A pot research bonanza

Industry investor donates $9 million to study marijuana’s effects

Massachusetts, despite its Puritan “blue laws” past, showed more of its blue state liberal leanings through a 2016 ballot question that made it one of 10 states to legalize recreational marijuana. Now, given its status as a world center of biomedical research, it seems only fitting for the state to also become a mecca of research on marijuana’s health effects.

That research effort got a significant boost with the announcement that a wealthy graduate of Harvard and MIT is donating $9 million to be shared by Harvard Medical School and MIT for research studies on marijuana’s effects on the brain and behavior.

“The lack of basic science research enables people to make claims in a vacuum that are either anecdotal or based on old science,” Charles R. “Bob” Broderick, the donor, told the Globe. “For generations we haven’t been able to study this thing for various sorts of societal reasons. That should end now, as well as the prohibitions that are falling around the world.”

It’s believed to be the largest private gift ever made to support marijuana research.

Broderick is hardly a neutral observer driven by a pure quest to expand scientific knowledge. As he told WBUR, he has made tens of millions of dollars investing in the legal marijuana industry in Canada.

But both universities say Broderick will have no say over the research projects carried out with his donation, and they vow to publish findings from studies, whether they point to benefits, harms, or no effect of pot.

The strong interest now in research on marijuana underscores an important — and sometimes overlooked — point in the era of sudden embrace of legalized pot: We still know very little about the range of marijuana’s potential health effects.

A recent book by former New York Times reporter Alex Berenson sounded the alarm over marijuana’s dangers. Berenson, who spoke earlier this year to CommonWealth about his book, says the rush to legalization has ignored evidence linking marijuana use to schizophrenia.

Berenson highlights the findings of a 2017 report by a national panel of research experts in making his claim. But the evidence — and the report issued by the scientists — is a lot murkier than he would have readers believe.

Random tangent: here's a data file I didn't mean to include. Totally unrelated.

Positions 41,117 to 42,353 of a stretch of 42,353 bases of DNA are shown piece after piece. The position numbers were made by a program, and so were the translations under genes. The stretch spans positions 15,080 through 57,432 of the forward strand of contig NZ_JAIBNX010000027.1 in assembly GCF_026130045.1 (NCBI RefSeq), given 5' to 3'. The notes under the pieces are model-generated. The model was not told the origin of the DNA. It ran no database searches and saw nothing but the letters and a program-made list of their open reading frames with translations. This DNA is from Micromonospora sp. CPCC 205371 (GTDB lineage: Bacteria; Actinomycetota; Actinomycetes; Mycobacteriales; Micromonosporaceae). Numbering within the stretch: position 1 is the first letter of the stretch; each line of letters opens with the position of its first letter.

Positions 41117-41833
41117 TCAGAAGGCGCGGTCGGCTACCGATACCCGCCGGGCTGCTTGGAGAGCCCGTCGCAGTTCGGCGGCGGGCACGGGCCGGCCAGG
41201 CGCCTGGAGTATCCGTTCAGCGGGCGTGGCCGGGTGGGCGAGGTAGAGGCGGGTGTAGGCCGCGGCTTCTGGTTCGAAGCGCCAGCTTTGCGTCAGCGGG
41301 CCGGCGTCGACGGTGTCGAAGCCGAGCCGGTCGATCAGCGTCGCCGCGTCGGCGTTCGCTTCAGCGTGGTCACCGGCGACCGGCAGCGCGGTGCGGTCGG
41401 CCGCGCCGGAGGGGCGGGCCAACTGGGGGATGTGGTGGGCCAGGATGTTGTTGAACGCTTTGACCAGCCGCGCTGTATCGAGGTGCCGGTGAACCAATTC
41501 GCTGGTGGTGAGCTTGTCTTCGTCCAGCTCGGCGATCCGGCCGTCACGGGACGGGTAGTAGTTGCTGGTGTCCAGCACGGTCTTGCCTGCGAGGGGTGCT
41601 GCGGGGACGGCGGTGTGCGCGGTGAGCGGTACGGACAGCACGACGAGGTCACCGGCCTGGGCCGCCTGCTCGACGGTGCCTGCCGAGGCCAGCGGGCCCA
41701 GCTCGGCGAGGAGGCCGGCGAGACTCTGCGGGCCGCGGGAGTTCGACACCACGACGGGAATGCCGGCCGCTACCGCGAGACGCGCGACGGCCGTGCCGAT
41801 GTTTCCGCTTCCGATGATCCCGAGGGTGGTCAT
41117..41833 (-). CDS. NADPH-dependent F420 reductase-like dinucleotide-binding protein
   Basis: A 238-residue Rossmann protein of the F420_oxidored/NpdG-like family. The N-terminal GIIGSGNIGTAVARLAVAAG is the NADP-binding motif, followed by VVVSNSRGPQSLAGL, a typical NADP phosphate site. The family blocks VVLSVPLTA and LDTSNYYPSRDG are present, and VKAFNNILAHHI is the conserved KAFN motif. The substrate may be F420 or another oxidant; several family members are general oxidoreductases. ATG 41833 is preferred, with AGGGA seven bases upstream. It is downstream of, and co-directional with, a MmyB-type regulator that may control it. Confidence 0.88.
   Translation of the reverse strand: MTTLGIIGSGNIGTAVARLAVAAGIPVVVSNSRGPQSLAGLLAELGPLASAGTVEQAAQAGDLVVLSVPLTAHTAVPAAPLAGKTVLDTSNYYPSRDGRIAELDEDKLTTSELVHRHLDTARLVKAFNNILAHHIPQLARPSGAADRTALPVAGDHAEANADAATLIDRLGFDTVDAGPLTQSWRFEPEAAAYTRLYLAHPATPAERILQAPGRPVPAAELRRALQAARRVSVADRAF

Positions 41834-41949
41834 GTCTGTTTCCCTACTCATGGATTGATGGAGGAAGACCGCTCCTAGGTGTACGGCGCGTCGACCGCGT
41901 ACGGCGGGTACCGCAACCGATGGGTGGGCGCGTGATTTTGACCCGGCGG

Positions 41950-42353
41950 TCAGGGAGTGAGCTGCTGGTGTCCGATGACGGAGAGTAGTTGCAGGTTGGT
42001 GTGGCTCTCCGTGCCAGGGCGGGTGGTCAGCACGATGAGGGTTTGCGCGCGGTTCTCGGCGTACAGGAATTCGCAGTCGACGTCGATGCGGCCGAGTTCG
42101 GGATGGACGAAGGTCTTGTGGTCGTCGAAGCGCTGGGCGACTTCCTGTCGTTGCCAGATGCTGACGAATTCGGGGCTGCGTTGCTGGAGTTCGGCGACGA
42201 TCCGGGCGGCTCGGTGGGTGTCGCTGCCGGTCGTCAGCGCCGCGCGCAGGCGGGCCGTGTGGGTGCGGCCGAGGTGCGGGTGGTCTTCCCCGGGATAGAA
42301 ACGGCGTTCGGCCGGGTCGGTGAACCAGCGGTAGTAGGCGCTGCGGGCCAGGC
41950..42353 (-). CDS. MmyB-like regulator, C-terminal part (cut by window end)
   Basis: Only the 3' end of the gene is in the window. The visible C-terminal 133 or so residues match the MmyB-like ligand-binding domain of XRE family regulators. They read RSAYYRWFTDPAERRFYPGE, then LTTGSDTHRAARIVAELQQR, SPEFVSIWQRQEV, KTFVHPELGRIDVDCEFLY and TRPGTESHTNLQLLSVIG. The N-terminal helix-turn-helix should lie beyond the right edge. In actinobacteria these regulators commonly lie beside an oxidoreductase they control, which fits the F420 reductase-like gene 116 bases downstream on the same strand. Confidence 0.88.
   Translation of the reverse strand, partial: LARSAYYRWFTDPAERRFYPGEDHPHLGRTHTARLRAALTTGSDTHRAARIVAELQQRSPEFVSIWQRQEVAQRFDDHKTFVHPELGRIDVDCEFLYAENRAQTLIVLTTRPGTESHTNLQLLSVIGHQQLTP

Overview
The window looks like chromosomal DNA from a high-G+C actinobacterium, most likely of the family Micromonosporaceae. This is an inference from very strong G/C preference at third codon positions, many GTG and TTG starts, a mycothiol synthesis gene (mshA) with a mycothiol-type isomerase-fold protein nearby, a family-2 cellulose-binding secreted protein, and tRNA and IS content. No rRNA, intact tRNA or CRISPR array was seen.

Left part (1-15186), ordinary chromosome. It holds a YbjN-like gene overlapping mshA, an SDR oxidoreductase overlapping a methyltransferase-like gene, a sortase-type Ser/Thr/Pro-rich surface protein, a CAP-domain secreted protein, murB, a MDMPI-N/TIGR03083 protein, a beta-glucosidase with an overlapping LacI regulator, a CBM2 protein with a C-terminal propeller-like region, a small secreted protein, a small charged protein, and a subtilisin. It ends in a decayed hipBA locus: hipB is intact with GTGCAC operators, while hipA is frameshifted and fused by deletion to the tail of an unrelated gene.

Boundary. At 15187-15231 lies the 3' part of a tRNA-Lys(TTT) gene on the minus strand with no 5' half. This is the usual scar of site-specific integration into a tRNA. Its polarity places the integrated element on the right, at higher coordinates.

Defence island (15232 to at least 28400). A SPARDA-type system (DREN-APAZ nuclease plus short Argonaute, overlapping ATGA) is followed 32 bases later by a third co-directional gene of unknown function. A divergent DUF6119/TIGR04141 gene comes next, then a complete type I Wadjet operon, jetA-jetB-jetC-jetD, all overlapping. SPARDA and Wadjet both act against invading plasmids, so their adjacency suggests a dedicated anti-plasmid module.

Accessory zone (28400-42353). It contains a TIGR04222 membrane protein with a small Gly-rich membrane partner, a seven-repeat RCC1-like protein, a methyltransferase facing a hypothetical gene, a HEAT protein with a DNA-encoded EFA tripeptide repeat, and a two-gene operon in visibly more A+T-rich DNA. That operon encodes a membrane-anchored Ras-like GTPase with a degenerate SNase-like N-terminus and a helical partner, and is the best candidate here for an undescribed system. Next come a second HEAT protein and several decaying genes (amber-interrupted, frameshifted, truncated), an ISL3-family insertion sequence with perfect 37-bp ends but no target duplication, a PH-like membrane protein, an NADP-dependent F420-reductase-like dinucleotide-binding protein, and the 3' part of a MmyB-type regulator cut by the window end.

While pot use is strongly linked to schizophrenia, researchers say it’s unclear whether it causes mental illness or is simply more heavily used by those suffering from the condition.

“The relationship between cannabis use and cannabis use disorder, and psychoses may be multidirectional and complex,” says the 2017 report, making it hard “to determine causality and/or directionality in associations between substance use and mental health outcomes. This is a complex issue, one that certainly warrants further investigation.”

That’s just one of the questions Boston area researchers hope to explore with the new funding.

The uncertainty over the interaction of marijuana and schizophrenia is compounded by the suggestion in some studies that marijuana may enhance cognitive performance in some people suffering from the illness, while other research raises questions about a role of cannabis in causing the onset of the disease, particularly in younger users.

One question to explore, MIT neuroscientist John Gabrieli tells WBUR, is “whether there’s a sweet spot” in terms of the mix of cannabis constituents that confers benefits, but not harm, with regard to schizophrenia.

For now, unlike cigarettes or alcohol, whose effects have been widely studied, pot products bought at Massachusetts outlets come with a label warning that reads, “There is limited information on the side effects of using this product, and there may be associated health risks,” illustrating just how much remains to be learned.